A solid balance sheet comes as one of the most important criteria to alleviate some of the risk. Companies keeping large net positive balance of cash and short-term investments can take advantage of opportunities through stock buybacks or acquisitions. They can also return capital to investors in the form of special dividends. The quality of the assets on the balance sheet is often not crystal clear, particularly for mining, oil & gas sectors, and pharmaceuticals which can be subject to rapidly-changing conditions, often best to be avoided. From time to time, solid brands, or companies can be undervalued by factors affecting the broader market (European debt crisis, political crisis, pandemic etc). Throughout history, companies with solid balance sheets have tended to carry the least risk of bankruptcy in time of crisis and are able to take advantage of business opportunities.
Profitable business models
Highly profitable stocks are those that have high net profit margins, through what are often very robust business models coupled with well-established leadership positions. They tend to be bid up by the market rather quickly in times of corrections. Combined with attractive valuations, profitable companies generally have fire power to support their share price through buybacks at times when the market is weak. They tend to benefit from high barriers to entry and solid moats that are durable. At times, it may require a lot of judgment from investors. For example, ‘big tech’ stocks were often pressured in recent years as regulators debated whether the framework should be strengthened. Similarly, stocks of Visa and Mastercard have been under pressure in the past, as regulators pondered whether the large payment network processor duopoly should be regulated.
Fear extreme consensus
Stocks that are popular and well owned in the market are less likely to find new buyers ‘en masse’ than disliked parts of the market. It may be mid-cap stocks (market capitalisation of between USD2-10 billion) that are under the radar, or stocks of large caps that investors don’t own. For example, following scandals, many investors stayed away from Meta (Facebook). However, the tech company continued to post incredible growth. As expected, the company does buybacks and continues to invest in its business. It is difficult to miss and the stock is widely out there, but the level of bad press is very high. In a December 2021 Yahoo survey, it was rated the worst company of the year.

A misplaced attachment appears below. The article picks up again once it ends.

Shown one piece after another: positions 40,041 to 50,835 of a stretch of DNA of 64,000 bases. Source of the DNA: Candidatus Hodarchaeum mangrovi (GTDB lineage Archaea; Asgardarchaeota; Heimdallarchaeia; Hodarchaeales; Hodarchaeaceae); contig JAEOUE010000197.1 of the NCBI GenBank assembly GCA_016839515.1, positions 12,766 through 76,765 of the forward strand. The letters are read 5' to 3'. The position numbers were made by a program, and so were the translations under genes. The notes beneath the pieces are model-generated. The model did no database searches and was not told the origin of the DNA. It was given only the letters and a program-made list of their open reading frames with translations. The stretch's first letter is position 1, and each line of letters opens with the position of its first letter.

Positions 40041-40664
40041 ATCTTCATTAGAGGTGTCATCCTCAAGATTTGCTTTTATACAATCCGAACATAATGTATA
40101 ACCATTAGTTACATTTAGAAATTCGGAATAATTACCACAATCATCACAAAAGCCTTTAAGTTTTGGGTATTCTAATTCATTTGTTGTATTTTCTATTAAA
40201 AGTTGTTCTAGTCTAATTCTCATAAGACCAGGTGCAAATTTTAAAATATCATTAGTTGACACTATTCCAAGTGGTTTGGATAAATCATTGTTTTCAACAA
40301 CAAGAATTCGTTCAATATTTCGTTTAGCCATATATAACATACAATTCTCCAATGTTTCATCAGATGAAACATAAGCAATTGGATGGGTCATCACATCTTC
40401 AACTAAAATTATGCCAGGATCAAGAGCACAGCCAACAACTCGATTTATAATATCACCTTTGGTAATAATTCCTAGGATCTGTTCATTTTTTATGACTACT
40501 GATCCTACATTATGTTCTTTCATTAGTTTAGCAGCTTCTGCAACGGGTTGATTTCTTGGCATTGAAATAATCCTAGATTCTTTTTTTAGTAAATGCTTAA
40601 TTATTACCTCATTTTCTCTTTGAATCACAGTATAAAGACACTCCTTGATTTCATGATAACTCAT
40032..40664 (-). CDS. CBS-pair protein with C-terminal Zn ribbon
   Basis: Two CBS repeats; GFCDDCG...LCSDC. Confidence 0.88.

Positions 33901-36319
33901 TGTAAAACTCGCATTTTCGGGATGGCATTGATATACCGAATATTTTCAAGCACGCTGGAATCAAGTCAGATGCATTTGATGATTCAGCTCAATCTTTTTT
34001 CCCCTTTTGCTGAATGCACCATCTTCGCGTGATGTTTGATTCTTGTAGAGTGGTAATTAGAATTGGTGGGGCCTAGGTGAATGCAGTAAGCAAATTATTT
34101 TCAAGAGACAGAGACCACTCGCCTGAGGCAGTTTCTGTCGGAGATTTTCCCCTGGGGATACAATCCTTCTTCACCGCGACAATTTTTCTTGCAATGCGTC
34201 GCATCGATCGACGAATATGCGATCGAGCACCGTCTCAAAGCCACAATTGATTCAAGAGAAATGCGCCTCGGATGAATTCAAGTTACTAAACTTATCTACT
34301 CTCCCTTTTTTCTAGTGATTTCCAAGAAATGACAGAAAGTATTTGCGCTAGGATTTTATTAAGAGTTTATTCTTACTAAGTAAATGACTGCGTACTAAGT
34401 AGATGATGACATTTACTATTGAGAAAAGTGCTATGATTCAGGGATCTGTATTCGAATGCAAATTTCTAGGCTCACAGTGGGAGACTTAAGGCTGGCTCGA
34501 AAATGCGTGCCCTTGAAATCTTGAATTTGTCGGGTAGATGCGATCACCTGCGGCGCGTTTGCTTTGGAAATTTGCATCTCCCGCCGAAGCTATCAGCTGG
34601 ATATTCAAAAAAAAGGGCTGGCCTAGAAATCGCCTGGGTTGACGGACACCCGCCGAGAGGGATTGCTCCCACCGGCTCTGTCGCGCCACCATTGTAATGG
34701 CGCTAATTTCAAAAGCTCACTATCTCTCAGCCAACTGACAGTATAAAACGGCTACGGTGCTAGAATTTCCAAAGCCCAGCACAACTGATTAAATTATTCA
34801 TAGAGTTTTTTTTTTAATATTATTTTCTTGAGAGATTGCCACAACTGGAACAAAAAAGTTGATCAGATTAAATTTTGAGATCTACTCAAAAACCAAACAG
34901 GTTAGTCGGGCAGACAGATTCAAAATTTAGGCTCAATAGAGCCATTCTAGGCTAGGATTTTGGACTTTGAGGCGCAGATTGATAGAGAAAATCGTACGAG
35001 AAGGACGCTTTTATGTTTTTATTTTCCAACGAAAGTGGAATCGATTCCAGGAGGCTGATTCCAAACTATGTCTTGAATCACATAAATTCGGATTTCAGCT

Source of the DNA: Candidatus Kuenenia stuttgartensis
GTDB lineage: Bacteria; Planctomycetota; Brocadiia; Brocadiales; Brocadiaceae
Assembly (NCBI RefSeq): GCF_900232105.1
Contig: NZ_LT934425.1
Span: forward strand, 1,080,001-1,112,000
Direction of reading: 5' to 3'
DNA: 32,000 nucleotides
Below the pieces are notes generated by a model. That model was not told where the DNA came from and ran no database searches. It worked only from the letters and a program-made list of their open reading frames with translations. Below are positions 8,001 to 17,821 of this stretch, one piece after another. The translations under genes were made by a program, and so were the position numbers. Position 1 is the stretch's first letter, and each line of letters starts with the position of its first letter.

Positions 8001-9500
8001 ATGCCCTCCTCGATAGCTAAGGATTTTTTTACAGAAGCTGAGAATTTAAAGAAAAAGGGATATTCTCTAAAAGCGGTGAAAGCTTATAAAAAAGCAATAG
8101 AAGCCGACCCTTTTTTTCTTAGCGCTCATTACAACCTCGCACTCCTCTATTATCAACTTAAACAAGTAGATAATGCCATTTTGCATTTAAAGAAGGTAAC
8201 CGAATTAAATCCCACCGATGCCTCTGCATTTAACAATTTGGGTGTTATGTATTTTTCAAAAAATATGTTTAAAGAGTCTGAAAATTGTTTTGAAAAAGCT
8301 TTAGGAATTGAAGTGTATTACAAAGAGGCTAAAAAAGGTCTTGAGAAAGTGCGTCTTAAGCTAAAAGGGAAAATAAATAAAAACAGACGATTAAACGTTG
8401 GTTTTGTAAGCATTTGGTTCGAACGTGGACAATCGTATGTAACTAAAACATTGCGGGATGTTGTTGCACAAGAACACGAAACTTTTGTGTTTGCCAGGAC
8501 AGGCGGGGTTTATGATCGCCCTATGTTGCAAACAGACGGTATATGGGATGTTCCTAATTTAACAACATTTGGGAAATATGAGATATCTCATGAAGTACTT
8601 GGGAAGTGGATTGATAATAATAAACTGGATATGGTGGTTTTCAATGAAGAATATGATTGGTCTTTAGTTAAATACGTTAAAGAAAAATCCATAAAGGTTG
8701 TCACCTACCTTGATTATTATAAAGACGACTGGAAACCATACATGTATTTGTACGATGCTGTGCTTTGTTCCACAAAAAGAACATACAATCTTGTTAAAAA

From a purely financial perspective, however, it enjoys net profit margins of around 30%, a P/E ratio estimated for 2022 and 2023 close to 23.1x and 19.4x. Its balance sheet is solid, with approximately USD65 billion net cash. As a result of the bad press and the risk of being challenged by regulators, it is likely investors are looking at other companies with less strings attached. Nonetheless, Meta (FB) is trading at a steep discount to its peers. In 2021 and year-to-date, it outperformed the Nasdaq 100.
While a top-down approach to sort stocks that are trading at a low valuation is useful, a more acute analysis is required to evaluate the future of the underlying company. Stocks pulled down due to a lack of popularity or even bad press can be the source of alpha as sound fundamentals combined with low valuations can be the recipe for attractive returns. This approach is not particularly popular as investors are often instinctively driven to chase performance and to avoid stocks that attract bad publicity, but it should not be discounted so easily.